“In March, the end of community testing and contact tracing, plus lockdown, meant that we found ourselves operating in part outside our core role and subject to forces totally outside our control," she said.

    Chief executive Tracey Cooper said: "On testing capacity we’ve really moved into a position where we can actually breathe a sigh of relief.

    "We’re now increasing our antibody testing – we’ve started doing that in clinical areas, emergency departments, critical care and we’ll be part of a UK allocation to significantly increase our capacity and we hope to be at 15,000 to 20,000 by the back end of July.”

    When questioned on why only a third of testing capacity was being used, she said lockdown measures had limited the number of people needing tests, but would expect demand to go "up and up" when restrictions are eased.

  8. Newport County braced for 40% losses

    Newport County are expecting to lose about 40% of their income due to the coronavirus lockdown.

    Clubs in League Two voted to end the season earlier in the week, while the Exiles are planning for all games to be played behind closed doors until at least January 2021.

    The club's chairman, Gavin Foxhall, said there would be some "casualties" in the football league as a result of the pandemic.

    "We have to make sure this club gets through the challenging time it has ahead," he said.

    "Therefore as a board we have to make some difficult decisions in making sure this club does get through that in the same way every other football club will be wanting to do.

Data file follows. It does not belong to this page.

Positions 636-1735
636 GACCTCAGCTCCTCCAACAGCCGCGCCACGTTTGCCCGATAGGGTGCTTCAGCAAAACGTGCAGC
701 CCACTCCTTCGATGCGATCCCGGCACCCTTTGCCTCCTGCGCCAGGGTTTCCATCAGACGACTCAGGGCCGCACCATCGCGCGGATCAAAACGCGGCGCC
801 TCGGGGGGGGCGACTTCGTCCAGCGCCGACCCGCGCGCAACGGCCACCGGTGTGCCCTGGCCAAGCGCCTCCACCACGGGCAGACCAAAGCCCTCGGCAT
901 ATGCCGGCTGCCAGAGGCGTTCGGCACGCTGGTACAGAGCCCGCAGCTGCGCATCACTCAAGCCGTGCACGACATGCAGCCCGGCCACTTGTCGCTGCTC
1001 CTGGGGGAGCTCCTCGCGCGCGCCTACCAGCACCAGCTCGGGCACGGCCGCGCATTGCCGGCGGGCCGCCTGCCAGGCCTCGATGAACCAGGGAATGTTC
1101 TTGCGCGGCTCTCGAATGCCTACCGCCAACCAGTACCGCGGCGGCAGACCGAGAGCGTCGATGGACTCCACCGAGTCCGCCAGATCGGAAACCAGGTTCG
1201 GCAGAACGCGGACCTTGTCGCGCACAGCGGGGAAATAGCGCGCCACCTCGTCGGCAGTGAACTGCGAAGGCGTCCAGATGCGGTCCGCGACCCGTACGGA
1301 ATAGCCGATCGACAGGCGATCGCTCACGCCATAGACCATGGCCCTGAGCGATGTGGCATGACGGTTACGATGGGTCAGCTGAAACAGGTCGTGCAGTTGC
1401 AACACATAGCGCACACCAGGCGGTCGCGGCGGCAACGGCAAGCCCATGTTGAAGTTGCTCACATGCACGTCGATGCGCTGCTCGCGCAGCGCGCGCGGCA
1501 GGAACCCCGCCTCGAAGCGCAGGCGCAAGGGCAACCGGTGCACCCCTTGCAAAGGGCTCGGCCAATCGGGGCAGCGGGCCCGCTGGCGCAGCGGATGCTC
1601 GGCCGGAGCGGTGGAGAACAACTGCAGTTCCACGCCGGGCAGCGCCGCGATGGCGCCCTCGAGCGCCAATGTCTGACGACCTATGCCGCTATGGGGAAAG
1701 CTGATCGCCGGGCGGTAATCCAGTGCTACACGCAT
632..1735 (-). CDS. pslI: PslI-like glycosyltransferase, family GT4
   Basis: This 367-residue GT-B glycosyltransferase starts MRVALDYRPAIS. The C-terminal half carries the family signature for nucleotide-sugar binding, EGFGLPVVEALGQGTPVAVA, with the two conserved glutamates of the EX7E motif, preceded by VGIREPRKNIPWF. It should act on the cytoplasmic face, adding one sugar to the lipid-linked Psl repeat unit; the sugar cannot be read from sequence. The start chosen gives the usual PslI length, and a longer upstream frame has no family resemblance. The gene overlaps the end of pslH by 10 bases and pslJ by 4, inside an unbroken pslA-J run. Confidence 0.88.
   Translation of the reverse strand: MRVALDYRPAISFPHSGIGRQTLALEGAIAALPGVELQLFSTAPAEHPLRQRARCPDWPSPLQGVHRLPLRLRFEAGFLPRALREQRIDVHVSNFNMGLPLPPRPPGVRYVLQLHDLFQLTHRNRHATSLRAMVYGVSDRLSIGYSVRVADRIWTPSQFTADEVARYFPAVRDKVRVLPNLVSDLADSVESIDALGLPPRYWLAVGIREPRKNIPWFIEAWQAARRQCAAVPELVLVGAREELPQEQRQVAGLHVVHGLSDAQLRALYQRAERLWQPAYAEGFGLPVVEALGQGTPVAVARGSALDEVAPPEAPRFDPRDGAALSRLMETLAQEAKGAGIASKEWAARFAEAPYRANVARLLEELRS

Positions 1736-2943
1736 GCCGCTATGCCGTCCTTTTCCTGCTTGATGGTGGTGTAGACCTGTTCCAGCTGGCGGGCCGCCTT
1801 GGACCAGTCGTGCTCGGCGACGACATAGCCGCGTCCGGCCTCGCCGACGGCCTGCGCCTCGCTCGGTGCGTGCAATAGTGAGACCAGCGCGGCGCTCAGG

9. Plaid calls for government support for arts

    The news that the Wales Millennium Centre could remain closed until April means the Welsh Government should reveal what support it will offer the arts sector, Plaid Cymru has said.

    Culture spokeswoman Sian Gwenllian MS said the challenges facing the centre were "deeply concerning".

    On Friday, staff were told the centre would remain closed until January "at least", putting 85 permanent roles at risk of redundancy. Casual staff will also no longer be employed.

    Ms Gwenllian said: “The arts form a crucial pillar of the Welsh economy and they will play a key role in our recovery from Covid-19 – we must seek assurances that Welsh Government is doing all it can to support the sector before it’s too late."

    Earlier on Friday, the Welsh Government said it was doing everything it could to help.

  10. 'The worst part was not being able to sit with him'

    William

    A Cardiff woman has explained why she joined a group calling for a public inquiry into the UK government’s handling of the Covid-19 pandemic.

    Nicky Getgood said her father William, 74, died at a nursing home in the first weeks of the lockdown.

    At first she hoped he would recover but his health deteriorated very quickly.

    “We had a call to say he had a temperature and cough, but he was never tested,” she said.

    “The advice was not to admit him to hospital. But it’s not the same standard of treatment at the care home, no IV or fluids.

    “When he was ill in past he was treated in hospital and bounced back.”